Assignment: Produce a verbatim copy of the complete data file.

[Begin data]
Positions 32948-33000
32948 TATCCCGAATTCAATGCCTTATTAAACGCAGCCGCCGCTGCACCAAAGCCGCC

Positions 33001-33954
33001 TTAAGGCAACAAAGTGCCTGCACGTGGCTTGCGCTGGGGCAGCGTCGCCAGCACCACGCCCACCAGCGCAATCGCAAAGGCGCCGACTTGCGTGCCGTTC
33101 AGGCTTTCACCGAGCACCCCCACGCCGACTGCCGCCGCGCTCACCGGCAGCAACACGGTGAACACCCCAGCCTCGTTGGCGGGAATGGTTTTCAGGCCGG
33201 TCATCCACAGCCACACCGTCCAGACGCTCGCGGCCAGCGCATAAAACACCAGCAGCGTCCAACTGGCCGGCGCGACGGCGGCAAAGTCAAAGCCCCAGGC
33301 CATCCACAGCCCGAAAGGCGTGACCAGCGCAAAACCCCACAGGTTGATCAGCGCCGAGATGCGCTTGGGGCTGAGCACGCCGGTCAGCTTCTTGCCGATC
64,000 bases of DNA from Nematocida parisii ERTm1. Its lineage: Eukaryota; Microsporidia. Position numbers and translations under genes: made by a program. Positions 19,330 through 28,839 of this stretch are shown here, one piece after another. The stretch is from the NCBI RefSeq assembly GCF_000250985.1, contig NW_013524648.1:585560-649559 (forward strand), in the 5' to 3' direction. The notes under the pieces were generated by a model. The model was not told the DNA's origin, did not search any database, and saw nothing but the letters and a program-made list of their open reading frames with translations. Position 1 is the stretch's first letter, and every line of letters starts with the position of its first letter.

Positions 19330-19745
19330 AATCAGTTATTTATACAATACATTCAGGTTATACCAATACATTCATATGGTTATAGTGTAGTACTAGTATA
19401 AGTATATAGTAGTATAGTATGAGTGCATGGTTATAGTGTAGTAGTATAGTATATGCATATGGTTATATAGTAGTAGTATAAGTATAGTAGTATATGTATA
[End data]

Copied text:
Positions 32948-33000
32948 TATCCCGAATTCAATGCCTTATTAAACGCAGCCGCCGCTGCACCAAAGCCGCC

Positions 33001-33954
33001 TTAAGGCAACAAAGTGCCTGCACGTGGCTTGCGCTGGGGCAGCGTCGCCAGCACCACGCCCACCAGCGCAATCGCAAAGGCGCCGACTTGCGTGCCGTTC
33101 AGGCTTTCACCGAGCACCCCCACGCCGACTGCCGCCGCGCTCACCGGCAGCAACACGGTGAACACCCCAGCCTCGTTGGCGGGAATGGTTTTCAGGCCGG
33201 TCATCCACAGCCACACCGTCCAGACGCTCGCGGCCAGCGCATAAAACACCAGCAGCGTCCAACTGGCCGGCGCGACGGCGGCAAAGTCAAAGCCCCAGGC
33301 CATCCACAGCCCGAAAGGCGTGACCAGCGCAAAACCCCACAGGTTGATCAGCGCCGAGATGCGCTTGGGGCTGAGCACGCCGGTCAGCTTCTTGCCGATC
64,000 bases of DNA from Nematocida parisii ERTm1. Its lineage: Eukaryota; Microsporidia. Position numbers and translations under genes: made by a program. Positions 19,330 through 28,839 of this stretch are shown here, one piece after another. The stretch is from the NCBI RefSeq assembly GCF_000250985.1, contig NW_013524648.1:585560-649559 (forward strand), in the 5' to 3' direction. The notes under the pieces were generated by a model. The model was not told the DNA's origin, did not search any database, and saw nothing but the letters and a program-made list of their open reading frames with translations. Position 1 is the stretch's first letter, and every line of letters starts with the position of its first letter.

Positions 19330-19745
19330 AATCAGTTATTTATACAATACATTCAGGTTATACCAATACATTCATATGGTTATAGTGTAGTACTAGTATA
19401 AGTATATAGTAGTATAGTATGAGTGCATGGTTATAGTGTAGTAGTATAGTATATGCATATGGTTATATAGTAGTAGTATAAGTATAGTAGTATATGTATA